For nearly one hundred years, 1920s fashion has been known as one of the most glamorous and innovative periods in modern fashion history. The great thing about 1920s fashion is that it is very unique and relatively easy to identify.
Women’s fashion in the 1920s is distinguished by a long, straight silhouette. Slender was the “in” look — curves were not accentuated at all. Small hats were in high demand, as were thin, white gloves. Coats had fur and shoes generally had heels.
Brooches and pearl necklaces were common accessories for the modern woman. Purses were not common, as most women carried their money in billfolds. Wool knickers with two-button adjustable knee bands were popular in the summer and fall seasons.
In most fashions, the waistline was generally low set, making the torso appear longer and more slender. The hemline wandered gleefully up and down throughout the decade.
If you’re looking for more detail on women’s fashion in the 1920s, you’ve come to right place. Let’s look at some very important wardrobe items a little more closely.
Simply put, the winter coat was a vital part of every woman’s wardrobe. The most common type of winter coat stopped just below the knee and was made of wool velour. Fur was incredibly popular, and it came in just about every mammal you can imagine. Seal was an especially sought after fur, but mandel and beaverette was popular. If her coat didn’t have a fur collar and cuffs, she could buy separate fur shawl collars and cuffs. This was good because she could mix and match fur colors and styles.
Big, round buttons were not just for keeping coats fastened, they also were sewn on the sides, back and anywhere else that would look nice. Imitation fabrics like Kerami Crushed Silk Plush looked very much like brown caracul. Some coats weren’t just fur lined, but completely covered in fur.
Frocks made of rayon and cotton proved quite practical, were garnished with embroidery on the collar and on the front of the blouse. Silk ribbon would bind the Peter Pan collar and cuffs.
There were dozens of different styles of frocks, some were made of flannel or silk, others had bows, some had pockets, some had belts, or all of the above. They also came in just about every color you could imagine. Plaid was a popular choice.
1920s dresses, with their silhouette classy and straight, were simply iconic. Some had a neat tailored collar trimmed with a contrasting band of velveteen gave the dress a business-like feel, but the metallic thread embroidery on the front gave it a richer appearance for any occasion.
The tailored pencil stripe all wool French Serge was smartly made in every detail. With a velvet turn-down collar finished with a bias band, the new style sleeve had an opening just above the wrist. Deep pleats were located on each side of the front panel. Occasionally the collar would be turned up in the back, especially if she had short hair.
All types of decor adorned dresses in the 1920s. Tiny buttons, jeweled pins, silk military braids and buckles were just a few of the many different types of embellishments designers had to work with.
As mentioned before, the hemline moved up and down, but the most common hemline ended at the top of the calf — the knee was fully covered. Also, some belts were wide and tied in the front, some were thin and tied in the back. For either style, the belt tied slightly below the hips.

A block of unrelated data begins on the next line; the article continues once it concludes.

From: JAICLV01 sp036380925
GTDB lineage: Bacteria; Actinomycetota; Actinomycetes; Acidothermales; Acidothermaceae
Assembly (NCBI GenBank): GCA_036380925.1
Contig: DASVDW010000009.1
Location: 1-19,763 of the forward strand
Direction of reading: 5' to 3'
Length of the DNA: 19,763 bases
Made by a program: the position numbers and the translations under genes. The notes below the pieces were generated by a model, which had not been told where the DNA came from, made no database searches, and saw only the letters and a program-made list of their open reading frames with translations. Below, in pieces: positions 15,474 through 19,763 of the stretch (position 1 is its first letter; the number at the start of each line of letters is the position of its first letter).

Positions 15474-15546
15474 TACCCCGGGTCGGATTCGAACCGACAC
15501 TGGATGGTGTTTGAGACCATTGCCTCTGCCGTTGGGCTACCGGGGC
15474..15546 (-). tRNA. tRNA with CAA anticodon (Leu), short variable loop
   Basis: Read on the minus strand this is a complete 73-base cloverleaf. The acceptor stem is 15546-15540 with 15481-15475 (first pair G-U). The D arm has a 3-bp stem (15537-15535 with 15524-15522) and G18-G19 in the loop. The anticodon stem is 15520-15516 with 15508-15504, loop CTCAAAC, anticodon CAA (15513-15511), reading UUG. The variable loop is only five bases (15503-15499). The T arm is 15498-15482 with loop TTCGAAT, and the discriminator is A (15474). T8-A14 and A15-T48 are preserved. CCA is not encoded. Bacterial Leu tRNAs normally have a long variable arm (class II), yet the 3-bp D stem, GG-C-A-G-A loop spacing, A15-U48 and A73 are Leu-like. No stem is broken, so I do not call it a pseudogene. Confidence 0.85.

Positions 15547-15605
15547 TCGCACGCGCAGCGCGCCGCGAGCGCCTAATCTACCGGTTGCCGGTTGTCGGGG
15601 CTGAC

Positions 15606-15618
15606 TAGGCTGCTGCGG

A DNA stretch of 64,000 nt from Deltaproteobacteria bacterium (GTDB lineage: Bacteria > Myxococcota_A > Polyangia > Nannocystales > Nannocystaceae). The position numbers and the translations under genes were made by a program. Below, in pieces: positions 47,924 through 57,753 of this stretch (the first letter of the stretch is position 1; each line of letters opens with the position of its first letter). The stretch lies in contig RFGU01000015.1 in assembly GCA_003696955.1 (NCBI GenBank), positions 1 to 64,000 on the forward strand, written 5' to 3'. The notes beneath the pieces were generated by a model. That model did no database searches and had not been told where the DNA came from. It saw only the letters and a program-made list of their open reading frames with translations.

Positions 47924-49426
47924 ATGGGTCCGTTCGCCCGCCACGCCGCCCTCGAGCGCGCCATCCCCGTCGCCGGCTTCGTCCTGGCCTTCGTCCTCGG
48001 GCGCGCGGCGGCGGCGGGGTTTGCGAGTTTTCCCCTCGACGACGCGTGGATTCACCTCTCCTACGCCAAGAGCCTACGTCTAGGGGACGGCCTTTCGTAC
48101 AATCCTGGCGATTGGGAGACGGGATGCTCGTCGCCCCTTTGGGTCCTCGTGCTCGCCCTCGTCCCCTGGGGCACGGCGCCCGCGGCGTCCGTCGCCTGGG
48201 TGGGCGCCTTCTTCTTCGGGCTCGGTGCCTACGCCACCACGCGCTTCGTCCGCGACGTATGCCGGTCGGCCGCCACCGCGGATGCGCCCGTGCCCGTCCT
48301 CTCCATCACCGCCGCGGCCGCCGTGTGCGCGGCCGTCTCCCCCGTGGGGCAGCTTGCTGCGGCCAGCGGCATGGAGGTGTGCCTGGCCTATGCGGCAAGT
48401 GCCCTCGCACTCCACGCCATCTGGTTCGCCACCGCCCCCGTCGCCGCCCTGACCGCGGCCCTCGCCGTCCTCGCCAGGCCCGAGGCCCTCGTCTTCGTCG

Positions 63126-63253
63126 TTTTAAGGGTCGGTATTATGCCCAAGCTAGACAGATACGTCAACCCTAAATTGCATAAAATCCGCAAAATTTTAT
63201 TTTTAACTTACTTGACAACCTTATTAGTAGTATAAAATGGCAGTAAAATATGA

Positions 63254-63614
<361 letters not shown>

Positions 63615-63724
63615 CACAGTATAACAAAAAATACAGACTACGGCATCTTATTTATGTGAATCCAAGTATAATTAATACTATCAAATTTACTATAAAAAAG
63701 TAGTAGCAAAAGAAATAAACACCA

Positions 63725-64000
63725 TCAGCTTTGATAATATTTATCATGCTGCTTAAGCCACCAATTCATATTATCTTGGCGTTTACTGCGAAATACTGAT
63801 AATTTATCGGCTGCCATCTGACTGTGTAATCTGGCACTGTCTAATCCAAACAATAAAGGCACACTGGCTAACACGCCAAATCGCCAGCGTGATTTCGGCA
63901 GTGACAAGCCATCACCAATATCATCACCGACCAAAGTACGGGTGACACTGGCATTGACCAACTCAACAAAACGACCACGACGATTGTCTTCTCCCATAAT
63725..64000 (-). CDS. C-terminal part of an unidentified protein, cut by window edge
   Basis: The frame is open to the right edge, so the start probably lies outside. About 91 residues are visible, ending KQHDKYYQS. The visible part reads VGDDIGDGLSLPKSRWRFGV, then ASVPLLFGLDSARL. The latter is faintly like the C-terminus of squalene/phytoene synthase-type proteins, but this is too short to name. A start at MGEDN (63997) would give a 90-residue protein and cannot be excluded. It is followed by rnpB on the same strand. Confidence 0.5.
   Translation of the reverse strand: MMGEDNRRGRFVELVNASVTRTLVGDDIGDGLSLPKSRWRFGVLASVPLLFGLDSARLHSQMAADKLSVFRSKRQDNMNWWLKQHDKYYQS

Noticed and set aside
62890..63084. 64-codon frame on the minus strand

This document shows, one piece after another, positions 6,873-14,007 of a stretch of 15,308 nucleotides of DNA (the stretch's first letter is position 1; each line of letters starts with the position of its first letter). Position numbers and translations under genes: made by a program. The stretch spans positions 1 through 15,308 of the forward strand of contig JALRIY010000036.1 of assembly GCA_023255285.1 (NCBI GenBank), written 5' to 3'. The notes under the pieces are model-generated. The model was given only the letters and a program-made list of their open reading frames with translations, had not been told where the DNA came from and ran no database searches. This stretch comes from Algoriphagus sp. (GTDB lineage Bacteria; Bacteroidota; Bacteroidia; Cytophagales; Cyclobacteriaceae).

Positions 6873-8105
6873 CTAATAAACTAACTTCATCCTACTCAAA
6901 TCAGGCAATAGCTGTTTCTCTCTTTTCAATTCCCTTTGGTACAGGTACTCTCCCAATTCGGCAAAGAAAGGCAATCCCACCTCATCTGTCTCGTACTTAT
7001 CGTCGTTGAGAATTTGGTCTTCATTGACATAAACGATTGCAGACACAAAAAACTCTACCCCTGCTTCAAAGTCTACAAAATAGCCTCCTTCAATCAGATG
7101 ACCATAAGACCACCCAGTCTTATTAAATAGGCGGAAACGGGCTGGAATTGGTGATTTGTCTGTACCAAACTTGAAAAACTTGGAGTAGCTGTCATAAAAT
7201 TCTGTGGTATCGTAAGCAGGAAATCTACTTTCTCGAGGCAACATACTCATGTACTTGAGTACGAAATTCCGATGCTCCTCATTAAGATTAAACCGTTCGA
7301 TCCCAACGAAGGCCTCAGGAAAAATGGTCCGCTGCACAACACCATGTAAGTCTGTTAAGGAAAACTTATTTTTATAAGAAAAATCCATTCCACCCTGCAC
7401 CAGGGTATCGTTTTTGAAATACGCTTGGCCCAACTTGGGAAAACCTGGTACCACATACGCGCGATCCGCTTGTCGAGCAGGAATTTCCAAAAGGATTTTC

Kimonos, Robes and Morning Dresses
Women in the 1920s loved to wear something comfortable at home. Useful year round and easily laundered, the Japanese style kimono was the sensible choice. Made of Serpentine Crepe, it did not need ironing. Made with wide mandarin sleeves and surplice collars, these popular robes came in a wide a variety of colors including pagodas and cherry blossoms.
The morning dress usually had a plainer look and was made of sturdier fabric. It typically had a flower print or was just a solid color. Because of when the morning dress was worn, it was often seen with an apron.
Instead of purses, most women in the 1920s carried light. If they took anything at all, it was a small “bag,” about twice the size of a wallet. These bags were not an afterthought, however. The bag was a very important accessory and came in a wide variety of shapes and sizes.
Most bags were made of leather, but some were styled like snakeskin or had ostrich grain. Black patent leather was also a common style of bag. Some fastened at the top like coin purses and others snapped at the bottom.
Hats were an absolutely vital part of 1920s fashion. They came in every shape and size, but we will deal with the most common types here.
The close-fitting hat is a 1920s icon. They were worn by women from all walks of life, though generally the more decor, the more expensive. The close-fitting hat was perfect for riding in cars, which was a somewhat new phenomenon. Hats often had one or several silk flowers on them. Bows, buttons and ribbons were common, and feathers were too.
Not all hats were small. Many had wide brims, some went all the way around and others stopped midway around the back. The under-brim was embroidered and just as beautiful as the top of the hat.
Something that was considered a fashion necessity that isn’t so popular now is the reducer AKA the corset. Garter braissieres, made of rayon mixed brocade, were a leading feature of modern corsetting. They provided “corrective abdominal support” and restraint under an outer sheath. The abdominal belt had a seamless elastic front with a brocade-covered boning and two garters. The side front were so arranged that the pull of the elastic would suppress fleshiness.
Others would come with woven wire that were flexible enough to be tolerated, but rigid enough to keep their shape. Obviously, these were not very comfortable.